Latest report from financial think-tank scrutinises impact of single-use plastic epidemic on environment and companies responsible, what the financial markets are pricing in and how non-executive directors should respond
LONDON, 6 December 2021: Single-use plastic (SUP) is the leading culprit in the global plastic pollution problem, creating significant long-term risk for producers’ profit margins, as well as for wider financial markets. In its latest report, Planet Tracker identifies the top twenty plastic producers generating the most waste and calls on their non-executive directors (NEDs), also known as independent directors, to address these issues by asking their management teams some leading questions.
The plastic problem is a major cause for concern, with an estimated 130 million metric tons of SUP thrown away in 2019 – 35% of which was burned, 31% buried and 19% dumped on land or in oceans. And the crisis is continuing to escalate, with global capacity for SUP production set to rise by more than 30% in the next five years.
What’s more, the industry has been poorly prepared for a transition towards circularity, according to the report: too many companies currently lack tangible policies, commitments or targets to replace fossil fuel feedstocks with sustainable alternatives. According to a recent report by the Minderoo Foundation, “there has been a collective industry failure to transition away from fossil fuel-based feedstocks”.1
The result: significant environmental problems closely associated with the plastics industry, including toxicity levels, carbon emissions and health concerns, as well as SUP pollution. And these externalities are increasingly being priced in by investors, causing plastics producers’ profit margins to decline over the last five years, return on capital to decline over the last decade, free cash flow to plummet and annual capex to drop below depreciation.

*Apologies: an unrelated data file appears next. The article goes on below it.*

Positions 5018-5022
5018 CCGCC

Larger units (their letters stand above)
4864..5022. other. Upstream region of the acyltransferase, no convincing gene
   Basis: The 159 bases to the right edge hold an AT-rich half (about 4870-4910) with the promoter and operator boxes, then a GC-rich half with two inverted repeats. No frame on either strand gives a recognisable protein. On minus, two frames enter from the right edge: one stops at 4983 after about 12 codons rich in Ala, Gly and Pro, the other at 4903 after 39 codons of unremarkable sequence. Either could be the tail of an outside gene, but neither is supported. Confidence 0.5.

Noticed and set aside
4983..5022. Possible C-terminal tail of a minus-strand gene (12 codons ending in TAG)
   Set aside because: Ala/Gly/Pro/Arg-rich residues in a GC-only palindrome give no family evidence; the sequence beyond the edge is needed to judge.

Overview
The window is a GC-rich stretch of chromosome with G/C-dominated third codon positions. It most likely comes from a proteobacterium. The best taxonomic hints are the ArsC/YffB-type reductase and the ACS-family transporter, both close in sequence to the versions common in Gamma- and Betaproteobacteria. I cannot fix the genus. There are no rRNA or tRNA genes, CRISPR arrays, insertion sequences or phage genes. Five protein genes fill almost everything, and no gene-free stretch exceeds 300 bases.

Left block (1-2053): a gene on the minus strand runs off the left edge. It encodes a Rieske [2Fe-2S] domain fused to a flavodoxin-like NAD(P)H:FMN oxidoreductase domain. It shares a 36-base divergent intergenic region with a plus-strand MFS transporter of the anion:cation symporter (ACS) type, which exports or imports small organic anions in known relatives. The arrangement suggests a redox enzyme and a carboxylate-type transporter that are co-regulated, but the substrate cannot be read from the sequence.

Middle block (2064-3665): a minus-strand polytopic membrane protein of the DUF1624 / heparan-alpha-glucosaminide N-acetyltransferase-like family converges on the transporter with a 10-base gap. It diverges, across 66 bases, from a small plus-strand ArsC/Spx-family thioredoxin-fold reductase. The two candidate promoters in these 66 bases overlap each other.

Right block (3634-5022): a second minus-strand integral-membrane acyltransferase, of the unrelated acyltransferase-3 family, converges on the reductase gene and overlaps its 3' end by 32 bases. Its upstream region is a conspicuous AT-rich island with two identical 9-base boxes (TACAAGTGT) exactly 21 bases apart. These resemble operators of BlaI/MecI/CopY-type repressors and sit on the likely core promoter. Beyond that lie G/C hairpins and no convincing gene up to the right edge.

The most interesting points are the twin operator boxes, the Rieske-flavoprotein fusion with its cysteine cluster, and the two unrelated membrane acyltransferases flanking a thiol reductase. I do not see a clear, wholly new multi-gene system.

Compounded by the health hazards associated with plastics facilities’ emissions garnering increasing media attention and tightening regulation, there is a possibility that plastic demand will undershoot forecasts, creating long-term risk to the financial markets.
According to the report, these ‘externalities’ need to be accounted for in the boardroom and non-executive directors are in the strongest position to ensure this happens.
Against this backdrop, Director’s Duty scrutinises the world’s 20 largest plastic producers, including ExxonMobil, PetroChina, Dow and LyondellBassell, revealing that these companies produce over half of global SUP waste and calling on NEDs of these companies to apply pressure to their management teams to transition to a more sustainable alternative.
A list of the directors of these 20 companies can be found on the Planet Tracker website.
The report outlines questions that independent directors should be asking their management teams in the Director’s ‘Cheat Sheet’, which is available to download here.
ABOUT PLANET TRACKER
Planet Tracker is an award-winning non-profit financial think tank aligning capital markets with planetary boundaries. Created with the vision of a financial system that is fully aligned with a net zero, resilient, nature positive and just economy well before 2050, Planet Tracker generates breakthrough analytics that reveal both the role of capital markets in the degradation of our ecosystem and show the opportunities of transitioning to a zero-carbon, nature positive economy.
ABOUT PLASTICS TRACKER
The goal of our Plastics Programme is to stem the flow of environmentally damaging plastics and related products that are creating global waste and health issues by transparently mapping capital flows and influence in the sector starting from resins production through to product use. By developing transparent financial modelling and forecasting tools, promoting circular economy principles and end of life solutions and identifying financial and profitability risks of continuing business as usual practices in the midstream and upstream of the supply chain, Plastics Tracker seeks to constrain production of environmentally damaging plastics which are feeding the plastics waste problem while supporting development of sustainable solutions.
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